Jonathan Bailor: Hey everyone, Jonathan Bailor back with another bonus Smarter Science of Slim podcast. Today’s show is one of those unique shows where I am as eager to listen to this show as I am to record it because today’s guest is a man who’s book I read many, many moons ago and had a dramatic impact on my life at that time. I feel fortunate to have the ability to talk to him today. I’m so excited to share his message with you. It’s radical, and it’s honest. That’s the name of his first book. Radical Honesty. We’re joined by none other than Dr. Brad Blanton who is a psychotherapist, author, seminar leader, and describes himself as “white trash with a PHD.” Dr. Blanton, welcome to the show.
Brad Blanton: Thanks, nice to be here.
Jonathan Bailor: Brad, just to get us started, I want-if you don’t mind-to focus on your first book because you have many-Radical Honesty, and one, what you mean by radical honestly, and two, how you came to that school of thought.
Brad Blanton: Well I was a psychotherapist in Washington D.C. for over thirty years and so it was only natural that I became an expert on lying. That is the best place in the world to become an expert on lying. I saw a lot of people who worked for the government, industry related to the government, I saw more lawyers than any other single profession over the years of my private practice. Basically, I learned from my clients that fundamental cause of most anxiety and most conflict and trouble at work, most depression is being trapped in the jail of your own mind. What keeps you trapped in the jail of your own mind is lying, and we all lie like hell all the time.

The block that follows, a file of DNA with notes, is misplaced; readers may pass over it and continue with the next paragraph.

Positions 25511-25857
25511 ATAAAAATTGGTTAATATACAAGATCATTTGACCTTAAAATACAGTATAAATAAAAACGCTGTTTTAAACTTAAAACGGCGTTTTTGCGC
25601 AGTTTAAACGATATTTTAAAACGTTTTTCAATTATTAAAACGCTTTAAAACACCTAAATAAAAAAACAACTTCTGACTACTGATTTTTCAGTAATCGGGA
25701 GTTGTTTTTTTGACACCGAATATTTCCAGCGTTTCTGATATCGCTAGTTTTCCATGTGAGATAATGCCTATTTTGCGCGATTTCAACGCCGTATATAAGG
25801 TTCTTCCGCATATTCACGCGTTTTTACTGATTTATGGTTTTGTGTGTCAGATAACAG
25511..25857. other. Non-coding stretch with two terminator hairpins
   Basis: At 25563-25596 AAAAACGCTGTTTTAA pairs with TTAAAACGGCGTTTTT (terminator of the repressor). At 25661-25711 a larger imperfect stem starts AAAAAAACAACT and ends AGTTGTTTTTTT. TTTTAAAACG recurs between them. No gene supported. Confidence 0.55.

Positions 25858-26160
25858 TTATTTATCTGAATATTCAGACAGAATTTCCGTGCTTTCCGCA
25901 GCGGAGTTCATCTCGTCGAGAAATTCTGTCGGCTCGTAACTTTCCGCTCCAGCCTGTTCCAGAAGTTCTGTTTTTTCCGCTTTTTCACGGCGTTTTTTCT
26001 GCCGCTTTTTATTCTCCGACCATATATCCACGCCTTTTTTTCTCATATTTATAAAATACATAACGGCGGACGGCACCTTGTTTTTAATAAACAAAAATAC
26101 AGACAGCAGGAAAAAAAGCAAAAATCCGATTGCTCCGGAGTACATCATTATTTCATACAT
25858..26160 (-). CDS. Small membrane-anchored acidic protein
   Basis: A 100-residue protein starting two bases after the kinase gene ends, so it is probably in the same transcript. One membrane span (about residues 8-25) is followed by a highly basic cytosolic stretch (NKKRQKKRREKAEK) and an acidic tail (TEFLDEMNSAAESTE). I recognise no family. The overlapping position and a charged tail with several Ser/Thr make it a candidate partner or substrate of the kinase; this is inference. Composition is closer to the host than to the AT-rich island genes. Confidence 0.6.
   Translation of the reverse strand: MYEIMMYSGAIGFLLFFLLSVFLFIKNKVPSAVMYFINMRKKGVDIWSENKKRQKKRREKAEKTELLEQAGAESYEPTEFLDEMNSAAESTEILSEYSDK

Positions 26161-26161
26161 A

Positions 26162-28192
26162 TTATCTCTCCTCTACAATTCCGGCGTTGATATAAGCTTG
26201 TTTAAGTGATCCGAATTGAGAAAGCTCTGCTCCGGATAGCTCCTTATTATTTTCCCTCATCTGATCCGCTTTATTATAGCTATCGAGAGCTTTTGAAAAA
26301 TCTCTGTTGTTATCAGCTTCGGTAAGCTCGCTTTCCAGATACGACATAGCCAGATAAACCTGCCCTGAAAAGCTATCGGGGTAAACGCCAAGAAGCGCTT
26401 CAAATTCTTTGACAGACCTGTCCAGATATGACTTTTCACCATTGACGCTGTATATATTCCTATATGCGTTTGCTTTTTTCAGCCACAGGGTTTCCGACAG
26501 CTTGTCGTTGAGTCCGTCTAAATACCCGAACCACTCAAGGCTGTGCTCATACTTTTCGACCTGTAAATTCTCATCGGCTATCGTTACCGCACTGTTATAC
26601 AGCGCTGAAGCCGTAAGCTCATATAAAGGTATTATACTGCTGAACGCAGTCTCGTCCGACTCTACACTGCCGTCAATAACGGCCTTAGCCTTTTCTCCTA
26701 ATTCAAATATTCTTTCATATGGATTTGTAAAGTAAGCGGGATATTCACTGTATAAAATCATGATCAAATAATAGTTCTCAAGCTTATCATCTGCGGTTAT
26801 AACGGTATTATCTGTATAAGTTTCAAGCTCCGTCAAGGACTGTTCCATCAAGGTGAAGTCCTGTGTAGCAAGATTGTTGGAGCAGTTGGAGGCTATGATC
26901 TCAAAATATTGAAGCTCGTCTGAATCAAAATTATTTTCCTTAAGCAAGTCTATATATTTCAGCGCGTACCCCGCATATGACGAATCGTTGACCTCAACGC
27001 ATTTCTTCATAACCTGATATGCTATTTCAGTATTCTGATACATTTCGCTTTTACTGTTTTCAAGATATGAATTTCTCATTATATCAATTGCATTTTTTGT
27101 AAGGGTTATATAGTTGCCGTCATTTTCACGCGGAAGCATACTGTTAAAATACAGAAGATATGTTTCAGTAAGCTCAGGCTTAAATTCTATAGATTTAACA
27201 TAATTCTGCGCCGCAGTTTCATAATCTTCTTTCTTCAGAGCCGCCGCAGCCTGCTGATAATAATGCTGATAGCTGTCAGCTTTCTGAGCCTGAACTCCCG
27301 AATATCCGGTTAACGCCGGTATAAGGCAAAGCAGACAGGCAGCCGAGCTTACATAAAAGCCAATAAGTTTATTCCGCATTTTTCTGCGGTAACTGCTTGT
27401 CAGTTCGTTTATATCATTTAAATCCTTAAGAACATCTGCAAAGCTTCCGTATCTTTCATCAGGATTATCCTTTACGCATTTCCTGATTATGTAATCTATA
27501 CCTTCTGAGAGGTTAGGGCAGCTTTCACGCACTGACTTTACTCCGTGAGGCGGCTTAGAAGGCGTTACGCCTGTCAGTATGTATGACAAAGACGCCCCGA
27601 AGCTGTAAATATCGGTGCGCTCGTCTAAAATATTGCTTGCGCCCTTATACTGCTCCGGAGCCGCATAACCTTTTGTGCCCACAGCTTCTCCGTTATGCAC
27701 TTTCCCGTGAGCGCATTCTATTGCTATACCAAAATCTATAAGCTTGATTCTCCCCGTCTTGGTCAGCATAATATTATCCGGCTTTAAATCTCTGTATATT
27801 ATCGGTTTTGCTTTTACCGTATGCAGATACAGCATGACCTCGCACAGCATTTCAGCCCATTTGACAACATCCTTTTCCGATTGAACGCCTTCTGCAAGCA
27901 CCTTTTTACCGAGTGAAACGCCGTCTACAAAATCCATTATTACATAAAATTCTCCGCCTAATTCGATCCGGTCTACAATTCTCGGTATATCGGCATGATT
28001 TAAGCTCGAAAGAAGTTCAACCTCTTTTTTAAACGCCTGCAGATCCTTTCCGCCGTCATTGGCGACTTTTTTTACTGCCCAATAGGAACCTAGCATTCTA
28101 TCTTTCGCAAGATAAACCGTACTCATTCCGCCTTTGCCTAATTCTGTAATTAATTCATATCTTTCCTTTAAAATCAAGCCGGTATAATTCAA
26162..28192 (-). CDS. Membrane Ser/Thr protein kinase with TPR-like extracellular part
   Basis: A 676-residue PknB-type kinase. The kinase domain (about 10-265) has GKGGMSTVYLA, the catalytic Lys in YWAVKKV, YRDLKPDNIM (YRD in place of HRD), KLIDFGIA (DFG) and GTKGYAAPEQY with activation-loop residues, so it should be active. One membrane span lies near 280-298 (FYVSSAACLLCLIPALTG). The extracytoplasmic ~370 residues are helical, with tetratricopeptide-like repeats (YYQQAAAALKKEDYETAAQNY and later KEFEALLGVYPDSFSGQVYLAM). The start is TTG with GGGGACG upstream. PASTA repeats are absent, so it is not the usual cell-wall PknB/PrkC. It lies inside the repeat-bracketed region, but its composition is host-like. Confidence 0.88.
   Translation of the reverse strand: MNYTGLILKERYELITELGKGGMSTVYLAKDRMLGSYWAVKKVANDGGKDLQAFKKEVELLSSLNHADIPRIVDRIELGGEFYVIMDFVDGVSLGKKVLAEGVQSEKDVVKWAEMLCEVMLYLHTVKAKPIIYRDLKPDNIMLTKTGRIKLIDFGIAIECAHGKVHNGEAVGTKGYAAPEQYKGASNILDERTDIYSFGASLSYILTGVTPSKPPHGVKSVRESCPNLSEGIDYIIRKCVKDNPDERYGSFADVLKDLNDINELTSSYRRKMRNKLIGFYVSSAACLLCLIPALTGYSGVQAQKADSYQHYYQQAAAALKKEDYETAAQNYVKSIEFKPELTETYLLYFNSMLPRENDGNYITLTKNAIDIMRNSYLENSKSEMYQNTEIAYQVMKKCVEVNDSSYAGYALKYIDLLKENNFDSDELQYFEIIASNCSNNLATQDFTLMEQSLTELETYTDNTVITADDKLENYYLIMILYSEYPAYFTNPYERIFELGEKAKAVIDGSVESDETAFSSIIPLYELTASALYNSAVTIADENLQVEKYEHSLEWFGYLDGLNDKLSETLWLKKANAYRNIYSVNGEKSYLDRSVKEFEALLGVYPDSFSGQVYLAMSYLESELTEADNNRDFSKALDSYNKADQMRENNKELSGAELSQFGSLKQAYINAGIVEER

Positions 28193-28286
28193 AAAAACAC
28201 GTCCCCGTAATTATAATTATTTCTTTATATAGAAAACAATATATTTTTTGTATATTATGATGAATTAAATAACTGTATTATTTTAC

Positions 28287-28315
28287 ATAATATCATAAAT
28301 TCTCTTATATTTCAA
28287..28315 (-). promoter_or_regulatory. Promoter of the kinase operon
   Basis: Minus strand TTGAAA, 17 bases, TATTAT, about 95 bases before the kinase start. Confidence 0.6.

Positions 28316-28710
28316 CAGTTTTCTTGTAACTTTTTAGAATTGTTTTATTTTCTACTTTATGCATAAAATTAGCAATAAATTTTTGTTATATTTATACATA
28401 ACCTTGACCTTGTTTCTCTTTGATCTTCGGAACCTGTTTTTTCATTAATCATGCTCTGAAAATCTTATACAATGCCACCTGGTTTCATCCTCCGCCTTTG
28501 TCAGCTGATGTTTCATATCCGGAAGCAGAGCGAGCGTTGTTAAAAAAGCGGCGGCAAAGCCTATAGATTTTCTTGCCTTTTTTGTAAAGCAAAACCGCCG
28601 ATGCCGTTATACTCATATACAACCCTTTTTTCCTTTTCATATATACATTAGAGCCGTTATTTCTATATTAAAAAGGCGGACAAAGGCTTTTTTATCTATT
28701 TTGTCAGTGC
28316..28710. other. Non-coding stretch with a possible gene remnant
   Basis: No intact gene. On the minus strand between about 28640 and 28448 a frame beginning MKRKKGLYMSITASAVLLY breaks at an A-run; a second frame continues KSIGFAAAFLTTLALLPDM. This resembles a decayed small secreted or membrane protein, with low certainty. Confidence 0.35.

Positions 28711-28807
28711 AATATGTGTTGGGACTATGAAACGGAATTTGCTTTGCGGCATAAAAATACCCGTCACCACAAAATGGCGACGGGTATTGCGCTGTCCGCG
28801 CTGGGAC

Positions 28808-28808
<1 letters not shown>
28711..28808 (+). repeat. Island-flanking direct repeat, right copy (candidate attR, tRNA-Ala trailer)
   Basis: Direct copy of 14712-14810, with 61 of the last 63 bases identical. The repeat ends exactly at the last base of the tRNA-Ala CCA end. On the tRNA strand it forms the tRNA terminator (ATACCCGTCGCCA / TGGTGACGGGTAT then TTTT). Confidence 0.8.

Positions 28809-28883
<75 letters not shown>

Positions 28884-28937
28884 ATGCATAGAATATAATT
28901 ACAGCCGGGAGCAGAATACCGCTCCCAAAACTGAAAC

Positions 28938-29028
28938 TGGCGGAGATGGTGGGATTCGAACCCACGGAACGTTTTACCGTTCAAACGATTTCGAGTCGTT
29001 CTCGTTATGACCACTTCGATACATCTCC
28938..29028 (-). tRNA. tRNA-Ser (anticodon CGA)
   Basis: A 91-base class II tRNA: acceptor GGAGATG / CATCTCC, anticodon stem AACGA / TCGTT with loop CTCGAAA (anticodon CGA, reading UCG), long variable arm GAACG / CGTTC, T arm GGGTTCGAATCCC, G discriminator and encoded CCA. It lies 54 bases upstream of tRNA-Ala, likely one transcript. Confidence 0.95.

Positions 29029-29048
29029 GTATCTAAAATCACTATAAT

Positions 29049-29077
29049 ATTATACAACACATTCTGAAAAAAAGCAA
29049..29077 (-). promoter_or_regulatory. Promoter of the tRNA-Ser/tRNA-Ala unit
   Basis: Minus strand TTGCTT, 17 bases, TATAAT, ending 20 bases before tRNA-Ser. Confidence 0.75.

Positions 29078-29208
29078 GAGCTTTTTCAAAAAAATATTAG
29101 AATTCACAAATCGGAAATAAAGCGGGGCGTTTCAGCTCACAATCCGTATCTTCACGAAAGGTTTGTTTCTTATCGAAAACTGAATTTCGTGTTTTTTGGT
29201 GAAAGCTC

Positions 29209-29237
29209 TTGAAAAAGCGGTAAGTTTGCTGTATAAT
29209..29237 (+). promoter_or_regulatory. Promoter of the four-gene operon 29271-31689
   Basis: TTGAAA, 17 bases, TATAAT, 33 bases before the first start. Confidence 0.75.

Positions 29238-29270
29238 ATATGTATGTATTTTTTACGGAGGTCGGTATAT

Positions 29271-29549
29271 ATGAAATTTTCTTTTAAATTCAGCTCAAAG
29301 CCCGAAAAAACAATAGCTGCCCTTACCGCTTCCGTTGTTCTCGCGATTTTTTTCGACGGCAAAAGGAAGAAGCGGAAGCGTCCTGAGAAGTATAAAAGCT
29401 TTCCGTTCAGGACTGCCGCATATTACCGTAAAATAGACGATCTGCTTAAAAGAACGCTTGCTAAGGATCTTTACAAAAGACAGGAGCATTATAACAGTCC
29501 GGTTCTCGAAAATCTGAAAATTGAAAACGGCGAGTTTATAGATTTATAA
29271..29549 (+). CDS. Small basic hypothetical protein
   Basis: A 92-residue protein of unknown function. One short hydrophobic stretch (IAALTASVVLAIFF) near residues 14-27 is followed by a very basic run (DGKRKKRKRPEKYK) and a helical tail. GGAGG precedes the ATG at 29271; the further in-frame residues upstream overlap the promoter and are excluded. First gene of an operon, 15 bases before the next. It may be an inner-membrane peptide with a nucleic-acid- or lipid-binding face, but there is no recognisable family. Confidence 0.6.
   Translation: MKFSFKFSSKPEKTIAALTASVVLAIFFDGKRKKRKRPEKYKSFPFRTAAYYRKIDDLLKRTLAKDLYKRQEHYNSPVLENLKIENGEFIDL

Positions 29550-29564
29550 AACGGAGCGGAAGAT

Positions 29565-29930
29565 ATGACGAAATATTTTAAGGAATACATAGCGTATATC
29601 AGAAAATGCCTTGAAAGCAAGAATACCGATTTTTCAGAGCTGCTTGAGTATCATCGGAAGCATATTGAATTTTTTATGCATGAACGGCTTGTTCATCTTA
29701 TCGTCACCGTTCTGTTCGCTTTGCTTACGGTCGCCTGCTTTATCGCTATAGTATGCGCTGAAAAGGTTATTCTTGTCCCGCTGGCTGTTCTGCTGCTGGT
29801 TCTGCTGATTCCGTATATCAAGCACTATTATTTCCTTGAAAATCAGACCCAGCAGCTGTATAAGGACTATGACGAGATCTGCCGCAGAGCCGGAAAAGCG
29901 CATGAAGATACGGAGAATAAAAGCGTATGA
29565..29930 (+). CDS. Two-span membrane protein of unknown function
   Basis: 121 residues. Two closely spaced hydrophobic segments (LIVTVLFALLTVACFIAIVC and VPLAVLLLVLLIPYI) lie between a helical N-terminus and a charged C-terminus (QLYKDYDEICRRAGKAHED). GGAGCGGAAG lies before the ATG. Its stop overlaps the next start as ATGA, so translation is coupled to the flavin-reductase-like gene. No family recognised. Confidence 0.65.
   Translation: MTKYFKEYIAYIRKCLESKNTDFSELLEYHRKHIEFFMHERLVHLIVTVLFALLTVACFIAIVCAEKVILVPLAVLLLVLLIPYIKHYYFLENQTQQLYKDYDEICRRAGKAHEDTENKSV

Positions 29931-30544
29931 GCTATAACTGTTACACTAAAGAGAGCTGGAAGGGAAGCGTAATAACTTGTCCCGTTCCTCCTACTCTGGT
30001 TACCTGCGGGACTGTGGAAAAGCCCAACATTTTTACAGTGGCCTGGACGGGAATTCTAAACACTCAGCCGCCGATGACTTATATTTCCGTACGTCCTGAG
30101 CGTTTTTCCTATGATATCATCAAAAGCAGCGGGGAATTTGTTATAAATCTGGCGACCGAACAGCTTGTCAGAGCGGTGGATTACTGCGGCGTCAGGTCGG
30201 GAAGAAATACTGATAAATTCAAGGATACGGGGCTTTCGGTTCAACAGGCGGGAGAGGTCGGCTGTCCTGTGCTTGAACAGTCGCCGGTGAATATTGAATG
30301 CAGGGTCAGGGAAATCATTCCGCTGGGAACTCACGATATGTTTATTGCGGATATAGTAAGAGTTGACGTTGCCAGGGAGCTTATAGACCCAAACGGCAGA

Jonathan Bailor: It’s true, it’s true. So how to we become radically honest?
Brad Blanton: You start by saying whatever it is that you notice. You can notice what’s going on outside of you, you can notice what’s going on in your own mind, you can notice what’s going on in your own body. That’s all there is. There isn’t anymore. Just report what you notice. That is radical simply because it doesn’t fit in with the usual conspiracy you’re supposed to be engaged in (unintelligable) something is different than it is.
Jonathan Bailor: And Brad, one thing I want to call out in violent support of what you just said because it may seem a bit radical, intentionally. But I remember a section in your book Radical Honesty that just really hit home with me and that was-I’m going to paraphrase and probably butcher it so please correct me here. When you’re in a relationship with someone, we act the way the way we think that person wants us to act, but if you do that you will never actually know love. Even if your lies make that person love you, they don’t actually love you. They love your lies. That blew my mind.